When you are creative with your filenames, it becomes more difficult to know what a file contains. What is header2.gif? I don't know because there's no context, and I doubt that the person who created such a file could remember either. If it's all packaged, then you know who's the client of that resource, and you can create a visual and organizational association; you know what things are.
I title everything firstSecondThird.type. The first word is in lowercase letters. Any word after has its first letter in uppercase. I don't use spaces, dashes, or any other character that is not a letter or a number. Periods are used to separate file extensions. This makes it easy for me to read and type filenames, and it removes the possibility of any nonalphanumeric characters from becoming part of a filename.
While you are building your site, you may want to clearly document the standards used for creating a site. For example, it is useful to document colors used on an image. Better yet, create template files that can be used for creating new graphics. In Adobe Photoshop, this is really easy. Add a layer and enter the size of the text and font face that you used for a graphic title. This will allow future titles to be consistent and will save you a lot of time in generating artwork. Pass this information to those that create artwork for your site. You'll be glad if you do.
Many of your users will be interested in creating their own personal home pages. Apache provides support for this feature with their UserDir module. If you performed the installation instructions in Chapter two, "Installing and Configuring an Apache Server," you'll recall that you disabled the UserDir functionality from your server. Requests for your users' home pages take the form of: http://host/~user, where user is the login name of the user.
On receiving a request for a user's home page, the default server configuration looks for the public_html directory inside of the user's home directory. I don't like this feature for security and convenience reasons.
If a user protects his directory, making it unreadable by the User ID (UID) of the server, then he doesn't have an opportunity to publish a home page. Other security implications are possible too, depending on the permissiveness of your configuration files and features such as automatic indexes. You can create a situation where a user could provide Web access to not only his files but to other directories in your system. This is something you really don't want to do!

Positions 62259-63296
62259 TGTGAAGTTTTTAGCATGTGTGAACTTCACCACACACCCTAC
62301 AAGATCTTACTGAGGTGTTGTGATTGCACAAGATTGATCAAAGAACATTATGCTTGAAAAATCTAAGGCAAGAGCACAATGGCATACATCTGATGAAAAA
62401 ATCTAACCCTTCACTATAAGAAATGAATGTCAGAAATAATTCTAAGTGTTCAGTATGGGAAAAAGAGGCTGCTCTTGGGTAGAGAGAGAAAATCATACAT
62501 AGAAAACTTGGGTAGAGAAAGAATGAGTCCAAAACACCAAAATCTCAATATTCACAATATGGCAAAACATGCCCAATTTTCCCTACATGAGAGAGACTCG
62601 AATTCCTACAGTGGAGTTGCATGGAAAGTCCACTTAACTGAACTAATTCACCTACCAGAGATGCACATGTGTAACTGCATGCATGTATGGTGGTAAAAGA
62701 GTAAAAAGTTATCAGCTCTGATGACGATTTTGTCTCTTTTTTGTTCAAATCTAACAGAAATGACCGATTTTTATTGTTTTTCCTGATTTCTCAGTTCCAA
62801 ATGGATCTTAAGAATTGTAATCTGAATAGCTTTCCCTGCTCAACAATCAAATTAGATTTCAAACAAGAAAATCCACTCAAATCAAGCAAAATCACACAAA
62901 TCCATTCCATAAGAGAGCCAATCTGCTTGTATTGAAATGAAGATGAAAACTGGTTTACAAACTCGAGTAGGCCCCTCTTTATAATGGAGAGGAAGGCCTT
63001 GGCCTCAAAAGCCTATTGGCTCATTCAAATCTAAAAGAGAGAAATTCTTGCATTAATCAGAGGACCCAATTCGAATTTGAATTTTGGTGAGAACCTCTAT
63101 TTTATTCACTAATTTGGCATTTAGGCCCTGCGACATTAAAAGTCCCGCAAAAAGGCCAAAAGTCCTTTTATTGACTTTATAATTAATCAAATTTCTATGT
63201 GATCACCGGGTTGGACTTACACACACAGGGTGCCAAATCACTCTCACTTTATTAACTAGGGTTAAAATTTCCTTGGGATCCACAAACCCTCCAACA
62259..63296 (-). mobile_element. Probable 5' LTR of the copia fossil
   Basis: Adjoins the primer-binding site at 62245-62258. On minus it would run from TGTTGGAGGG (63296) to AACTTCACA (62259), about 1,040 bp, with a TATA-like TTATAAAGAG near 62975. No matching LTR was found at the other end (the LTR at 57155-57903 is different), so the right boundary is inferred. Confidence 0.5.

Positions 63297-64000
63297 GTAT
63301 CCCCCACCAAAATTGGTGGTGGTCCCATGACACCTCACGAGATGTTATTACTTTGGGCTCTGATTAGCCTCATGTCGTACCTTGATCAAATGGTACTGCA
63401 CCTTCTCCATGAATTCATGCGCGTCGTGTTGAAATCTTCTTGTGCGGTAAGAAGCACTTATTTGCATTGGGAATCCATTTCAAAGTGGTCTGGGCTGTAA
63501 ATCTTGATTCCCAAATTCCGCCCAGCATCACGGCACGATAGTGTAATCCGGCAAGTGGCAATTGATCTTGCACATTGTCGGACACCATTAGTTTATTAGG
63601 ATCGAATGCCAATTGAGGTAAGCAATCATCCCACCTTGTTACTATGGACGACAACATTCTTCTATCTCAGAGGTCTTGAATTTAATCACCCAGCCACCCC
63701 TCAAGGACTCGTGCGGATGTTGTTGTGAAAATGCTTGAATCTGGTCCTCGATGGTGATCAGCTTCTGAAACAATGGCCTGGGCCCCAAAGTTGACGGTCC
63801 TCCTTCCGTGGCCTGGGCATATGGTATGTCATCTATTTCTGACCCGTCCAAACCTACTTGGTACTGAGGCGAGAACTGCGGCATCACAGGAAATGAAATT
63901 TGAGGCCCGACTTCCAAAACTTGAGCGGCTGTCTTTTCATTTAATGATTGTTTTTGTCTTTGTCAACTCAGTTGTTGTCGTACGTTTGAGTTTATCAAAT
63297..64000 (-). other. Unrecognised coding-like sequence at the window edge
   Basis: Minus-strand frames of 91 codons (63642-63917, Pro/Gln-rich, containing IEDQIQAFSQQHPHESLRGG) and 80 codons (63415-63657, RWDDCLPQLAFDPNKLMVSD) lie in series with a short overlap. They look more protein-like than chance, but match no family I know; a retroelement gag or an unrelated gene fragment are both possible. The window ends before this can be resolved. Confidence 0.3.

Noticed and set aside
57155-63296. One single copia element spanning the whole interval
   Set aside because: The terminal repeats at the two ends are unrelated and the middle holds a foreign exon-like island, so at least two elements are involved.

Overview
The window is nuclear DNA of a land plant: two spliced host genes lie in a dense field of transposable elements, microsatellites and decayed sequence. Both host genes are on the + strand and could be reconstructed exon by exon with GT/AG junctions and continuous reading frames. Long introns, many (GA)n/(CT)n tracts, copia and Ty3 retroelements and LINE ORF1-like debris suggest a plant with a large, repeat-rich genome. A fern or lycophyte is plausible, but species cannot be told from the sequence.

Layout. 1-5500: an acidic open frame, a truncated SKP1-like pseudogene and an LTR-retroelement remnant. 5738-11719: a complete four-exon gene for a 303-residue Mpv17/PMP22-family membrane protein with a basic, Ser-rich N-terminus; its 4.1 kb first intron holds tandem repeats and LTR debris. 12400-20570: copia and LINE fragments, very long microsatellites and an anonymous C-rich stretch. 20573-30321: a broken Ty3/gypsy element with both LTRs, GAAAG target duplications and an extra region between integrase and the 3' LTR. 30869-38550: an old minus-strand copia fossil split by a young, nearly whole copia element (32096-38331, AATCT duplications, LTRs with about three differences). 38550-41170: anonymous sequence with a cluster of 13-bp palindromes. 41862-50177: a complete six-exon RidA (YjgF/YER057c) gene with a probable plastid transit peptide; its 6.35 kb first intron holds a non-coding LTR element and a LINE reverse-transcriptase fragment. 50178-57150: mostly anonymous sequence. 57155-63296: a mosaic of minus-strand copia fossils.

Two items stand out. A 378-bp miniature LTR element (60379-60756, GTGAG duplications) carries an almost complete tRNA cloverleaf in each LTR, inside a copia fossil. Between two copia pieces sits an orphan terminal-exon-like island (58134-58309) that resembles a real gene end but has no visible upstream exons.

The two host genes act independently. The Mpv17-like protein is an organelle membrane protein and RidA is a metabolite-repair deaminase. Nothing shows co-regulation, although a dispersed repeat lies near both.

Apache versions under 1.1 don't provide any configuration alternative, except for installing a third-party module that implements different functionality. If you are using version 1.1 or higher, you'll be glad to know that the version of the module allows you to specify a directory that contains all user's public HTML directories. Users are able to create and maintain their own Web pages while administrators are happy that their HTML directories are not located along with other potentially sensitive files.
An additional benefit of the improved module is that it allows you to create home page directories that don't necessarily match your internal usernames. Because this mechanism doesn't rely on a user account, it allows you to provide home pages even on a host that doesn't hold any user accounts, such as a bastion host for a site that has a firewall. Bastion hosts are machines that provide Internet services to the Internet.
You will need to provide some sort of mechanism to help users upload their information and publish it to the Web. In terms of security issues, you'll still have to deal with what they publish, but I'll leave that to your internal Web police. Let's assume that your organization doesn't have any disgruntled employees that would publish your most private secrets right off your Web site.
CGIs are programs that interact with your server via the Common Gateway Interfacea convention used for exchanging data between the server and a program. CGIs are necessary on your Web if you want to implement things such as forms or any type of advanced functionality. On the default configuration you installed in Chapter 2, CGIs were disabled.
The problem with CGIs and other executable processes is that they are programs. Security problems are usually introduced by bugs in programs. While your Web server is fairly secure, programs that you implement may not take into account some of the treachery that some people will go through to break into your site. With that said, realize that someone may be able to exploit a weakness on a CGI program you create. (For detailed information on this subject, see Chapter 16, "Other Security Issues.")